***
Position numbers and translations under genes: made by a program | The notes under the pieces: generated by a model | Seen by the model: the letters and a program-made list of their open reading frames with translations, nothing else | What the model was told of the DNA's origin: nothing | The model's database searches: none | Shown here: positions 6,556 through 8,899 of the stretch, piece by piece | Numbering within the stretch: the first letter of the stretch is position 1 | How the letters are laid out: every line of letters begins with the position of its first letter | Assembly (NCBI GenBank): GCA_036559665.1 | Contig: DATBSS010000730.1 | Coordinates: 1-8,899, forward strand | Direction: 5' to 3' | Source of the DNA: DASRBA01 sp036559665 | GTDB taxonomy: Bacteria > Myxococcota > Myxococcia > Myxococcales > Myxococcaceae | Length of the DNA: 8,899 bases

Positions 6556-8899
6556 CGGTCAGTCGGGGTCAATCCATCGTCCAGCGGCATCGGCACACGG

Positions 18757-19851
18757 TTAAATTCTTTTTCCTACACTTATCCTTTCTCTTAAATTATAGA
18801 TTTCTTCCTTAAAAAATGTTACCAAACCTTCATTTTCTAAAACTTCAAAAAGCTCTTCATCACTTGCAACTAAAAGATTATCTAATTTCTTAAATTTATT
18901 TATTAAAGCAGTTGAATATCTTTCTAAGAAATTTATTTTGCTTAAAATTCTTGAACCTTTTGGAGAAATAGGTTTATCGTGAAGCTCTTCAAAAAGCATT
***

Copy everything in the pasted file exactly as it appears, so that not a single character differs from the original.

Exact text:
Position numbers and translations under genes: made by a program | The notes under the pieces: generated by a model | Seen by the model: the letters and a program-made list of their open reading frames with translations, nothing else | What the model was told of the DNA's origin: nothing | The model's database searches: none | Shown here: positions 6,556 through 8,899 of the stretch, piece by piece | Numbering within the stretch: the first letter of the stretch is position 1 | How the letters are laid out: every line of letters begins with the position of its first letter | Assembly (NCBI GenBank): GCA_036559665.1 | Contig: DATBSS010000730.1 | Coordinates: 1-8,899, forward strand | Direction: 5' to 3' | Source of the DNA: DASRBA01 sp036559665 | GTDB taxonomy: Bacteria > Myxococcota > Myxococcia > Myxococcales > Myxococcaceae | Length of the DNA: 8,899 bases

Positions 6556-8899
6556 CGGTCAGTCGGGGTCAATCCATCGTCCAGCGGCATCGGCACACGG

Positions 18757-19851
18757 TTAAATTCTTTTTCCTACACTTATCCTTTCTCTTAAATTATAGA
18801 TTTCTTCCTTAAAAAATGTTACCAAACCTTCATTTTCTAAAACTTCAAAAAGCTCTTCATCACTTGCAACTAAAAGATTATCTAATTTCTTAAATTTATT
18901 TATTAAAGCAGTTGAATATCTTTCTAAGAAATTTATTTTGCTTAAAATTCTTGAACCTTTTGGAGAAATAGGTTTATCGTGAAGCTCTTCAAAAAGCATT